Class 2 if your profits are £6,515 or more a year

Class 4 if your profits are £9,569 or more a year
Class 2 (currently at £3.05 per week)

Class 4 (9% on profits between £9,569 and
£50,270; 2% on profits over £50,270)

National Insurance on the taxable profits of the business.

You usually pay 2 types of National Insurance if you are self-employed.
Extracting Profits from Business
You can take profits from the business in 2 ways,

1. Dividends
When taking out funds through dividends you will need to pay both corporation tax and dividend tax.
1a. Corporation Tax
Corporation Tax on taxable profits. This is much lower than Income Tax rates. The current corporation tax rate for small companies is 19%.
1b. Dividend Tax:
Once corporation tax has been paid, the remaining profits can be extracted as dividends.  These incur additional personal taxes depending on the individuals’ financial circumstances.

You can carry out tax planning here to help reduce overall tax – See our blog on dividends v’ salary.
2. Salary
Where funds are extracted through salaries these attract:
* Income Tax
* Employee & Employer National Insurance Contributions of 13.8%

What does this mean in financial terms?

Example 1

Sole Trader

You make £10,000 of profit

Profit from self-employment  £10,000

Less: Personal allowance: £10,000

Income subject to tax: £0

Income tax at 20% (Basic rate): £0

Class 2 NIC at 3.05 per week: £158.6

Class 4 NIC: £39

Total taxes and NI Payable: £197.48

Limited Company

You make £10,000 of profit

Salary from company: £8,788

Profit Before Tax (PBT): £1,212

Corporation Tax (CT): £230.28

Profit After Tax (PAT): £982

Example 2

Sole Trader

You make £50,000 of profits

Less Personal Allowance: £12,570

Income subject to tax     : £37,430

Income tax at 20% (Basic rate): £7486

Class 2 NIC at 3.05 per week: £158.60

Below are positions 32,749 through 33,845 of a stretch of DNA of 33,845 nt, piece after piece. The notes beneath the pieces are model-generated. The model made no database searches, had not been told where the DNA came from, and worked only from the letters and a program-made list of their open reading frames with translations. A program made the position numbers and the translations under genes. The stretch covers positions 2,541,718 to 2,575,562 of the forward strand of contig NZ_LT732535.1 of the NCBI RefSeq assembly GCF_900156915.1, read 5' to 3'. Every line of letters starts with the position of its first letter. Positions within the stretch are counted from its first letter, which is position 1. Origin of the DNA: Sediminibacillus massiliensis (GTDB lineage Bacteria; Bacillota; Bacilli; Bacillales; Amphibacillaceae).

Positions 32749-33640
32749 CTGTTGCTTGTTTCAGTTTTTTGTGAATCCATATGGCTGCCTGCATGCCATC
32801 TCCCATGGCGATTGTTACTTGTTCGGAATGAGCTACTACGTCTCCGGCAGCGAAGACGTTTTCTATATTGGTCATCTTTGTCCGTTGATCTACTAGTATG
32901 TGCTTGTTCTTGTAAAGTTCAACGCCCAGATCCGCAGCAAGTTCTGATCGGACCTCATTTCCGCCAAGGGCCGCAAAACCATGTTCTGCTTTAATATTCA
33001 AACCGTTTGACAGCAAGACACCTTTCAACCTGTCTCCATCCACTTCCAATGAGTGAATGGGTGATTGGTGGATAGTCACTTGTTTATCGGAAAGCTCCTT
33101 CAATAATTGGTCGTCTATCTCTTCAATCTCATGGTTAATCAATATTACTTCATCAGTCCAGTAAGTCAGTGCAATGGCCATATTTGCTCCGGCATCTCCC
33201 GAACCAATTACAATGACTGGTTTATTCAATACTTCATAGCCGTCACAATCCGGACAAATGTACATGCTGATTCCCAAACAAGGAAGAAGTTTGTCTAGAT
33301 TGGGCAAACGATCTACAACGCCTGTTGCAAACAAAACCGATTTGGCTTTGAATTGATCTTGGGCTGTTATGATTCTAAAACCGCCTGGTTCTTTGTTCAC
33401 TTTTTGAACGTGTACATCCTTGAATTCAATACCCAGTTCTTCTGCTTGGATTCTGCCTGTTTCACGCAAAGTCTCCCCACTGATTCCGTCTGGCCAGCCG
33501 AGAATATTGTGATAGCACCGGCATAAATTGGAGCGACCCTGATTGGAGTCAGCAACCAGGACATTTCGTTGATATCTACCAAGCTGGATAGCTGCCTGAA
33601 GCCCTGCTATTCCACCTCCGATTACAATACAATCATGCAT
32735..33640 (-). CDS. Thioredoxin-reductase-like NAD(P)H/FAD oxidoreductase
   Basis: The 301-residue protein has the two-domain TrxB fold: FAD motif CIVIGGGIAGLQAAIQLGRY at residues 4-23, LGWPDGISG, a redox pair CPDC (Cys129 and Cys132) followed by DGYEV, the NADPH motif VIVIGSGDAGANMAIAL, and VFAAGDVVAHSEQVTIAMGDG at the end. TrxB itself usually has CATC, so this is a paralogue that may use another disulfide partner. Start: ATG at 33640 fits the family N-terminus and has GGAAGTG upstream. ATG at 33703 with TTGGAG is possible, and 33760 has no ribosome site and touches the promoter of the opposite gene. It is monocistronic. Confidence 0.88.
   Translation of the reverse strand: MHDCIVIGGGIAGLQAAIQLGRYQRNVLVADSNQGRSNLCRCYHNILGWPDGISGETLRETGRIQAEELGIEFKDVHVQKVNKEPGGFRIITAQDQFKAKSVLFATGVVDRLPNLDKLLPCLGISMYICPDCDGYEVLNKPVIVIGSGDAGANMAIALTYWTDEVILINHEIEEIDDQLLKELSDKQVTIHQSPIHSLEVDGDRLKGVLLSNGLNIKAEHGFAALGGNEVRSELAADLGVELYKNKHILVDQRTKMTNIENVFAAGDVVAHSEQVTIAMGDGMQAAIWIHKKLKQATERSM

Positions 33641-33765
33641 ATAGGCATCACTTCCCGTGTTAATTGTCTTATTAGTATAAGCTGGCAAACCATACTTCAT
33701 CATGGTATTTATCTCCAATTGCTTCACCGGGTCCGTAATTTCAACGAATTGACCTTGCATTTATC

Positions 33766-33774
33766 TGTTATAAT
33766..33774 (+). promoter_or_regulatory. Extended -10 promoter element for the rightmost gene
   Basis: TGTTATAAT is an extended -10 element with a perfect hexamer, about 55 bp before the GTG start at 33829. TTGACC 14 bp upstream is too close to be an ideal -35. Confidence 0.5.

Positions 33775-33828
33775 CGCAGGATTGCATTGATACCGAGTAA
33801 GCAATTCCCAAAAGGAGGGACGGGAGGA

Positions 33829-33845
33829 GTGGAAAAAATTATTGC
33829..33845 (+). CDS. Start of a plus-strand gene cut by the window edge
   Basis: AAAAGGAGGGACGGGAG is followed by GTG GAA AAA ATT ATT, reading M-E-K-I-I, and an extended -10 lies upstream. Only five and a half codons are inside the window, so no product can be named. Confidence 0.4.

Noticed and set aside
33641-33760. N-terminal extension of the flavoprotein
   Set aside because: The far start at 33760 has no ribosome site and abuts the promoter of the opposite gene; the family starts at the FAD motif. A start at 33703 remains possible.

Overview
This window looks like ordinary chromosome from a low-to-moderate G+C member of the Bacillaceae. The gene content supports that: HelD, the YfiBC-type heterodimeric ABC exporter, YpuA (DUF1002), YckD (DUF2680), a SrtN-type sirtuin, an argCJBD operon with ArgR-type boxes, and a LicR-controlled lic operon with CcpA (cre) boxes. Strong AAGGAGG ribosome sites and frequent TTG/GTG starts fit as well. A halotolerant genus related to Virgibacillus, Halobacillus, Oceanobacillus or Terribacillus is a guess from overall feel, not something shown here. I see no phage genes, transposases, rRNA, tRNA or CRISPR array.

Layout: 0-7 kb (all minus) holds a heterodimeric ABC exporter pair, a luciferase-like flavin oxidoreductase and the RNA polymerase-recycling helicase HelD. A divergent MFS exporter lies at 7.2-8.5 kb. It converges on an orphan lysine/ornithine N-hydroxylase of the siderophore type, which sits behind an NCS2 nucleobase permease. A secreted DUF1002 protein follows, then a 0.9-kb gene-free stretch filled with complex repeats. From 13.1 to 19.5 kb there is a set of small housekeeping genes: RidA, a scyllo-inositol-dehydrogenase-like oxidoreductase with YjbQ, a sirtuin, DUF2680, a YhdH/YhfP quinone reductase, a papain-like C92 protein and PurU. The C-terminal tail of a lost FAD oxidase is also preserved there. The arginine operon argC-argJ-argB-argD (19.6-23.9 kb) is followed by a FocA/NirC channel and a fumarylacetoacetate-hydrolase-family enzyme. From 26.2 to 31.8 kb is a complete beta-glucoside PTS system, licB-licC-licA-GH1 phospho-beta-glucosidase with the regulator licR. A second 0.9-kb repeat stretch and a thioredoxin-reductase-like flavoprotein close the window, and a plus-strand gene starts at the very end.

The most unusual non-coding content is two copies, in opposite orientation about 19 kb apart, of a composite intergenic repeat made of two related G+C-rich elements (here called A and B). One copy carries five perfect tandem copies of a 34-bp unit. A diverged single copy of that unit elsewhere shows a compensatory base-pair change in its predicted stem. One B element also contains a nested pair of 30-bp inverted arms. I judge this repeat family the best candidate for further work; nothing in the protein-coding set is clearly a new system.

Class 4 NIC: £3638.88

Total taxes and NI Payable: £11,283.48

Limited Company

You make £50,000 of profits

Salary from company: £ 8,788

PBT : £41,212

CT: £7830.28

PAT: £33,382

Taxable income Non-savings


Salary from Co:                £8,788  

Dividends                             £33,382

Taxable income:               £8,788               £33,382

PA:                                      -£8,788             -£3782

Taxable income:               £0                      £29,600

Dividend NRB: £2000 @ 0 %                       £0

Dividends at 7.5%             £27600             £2070

As you can see that the overall tax savings depend on the amount of money you expect to make.

Other differences to consider

Sole TraderLimited Company
Making a loss
Can be offset against Personal Income.
If you have other earnings and expect to make significant losses in the initial year of trading, it may be more tax-efficient to start up as a Sole Trader first.
Can only be offset against Company profits.
Since the Company and you are separate entities, any losses incurred in the company can be offset against income from the Company.
AuditNot required to have one.A Limited Company will be audited if any of two of three conditions apply:
• Annual Turnover of more than £10.2 million
• Assets worth no more than £5.1 million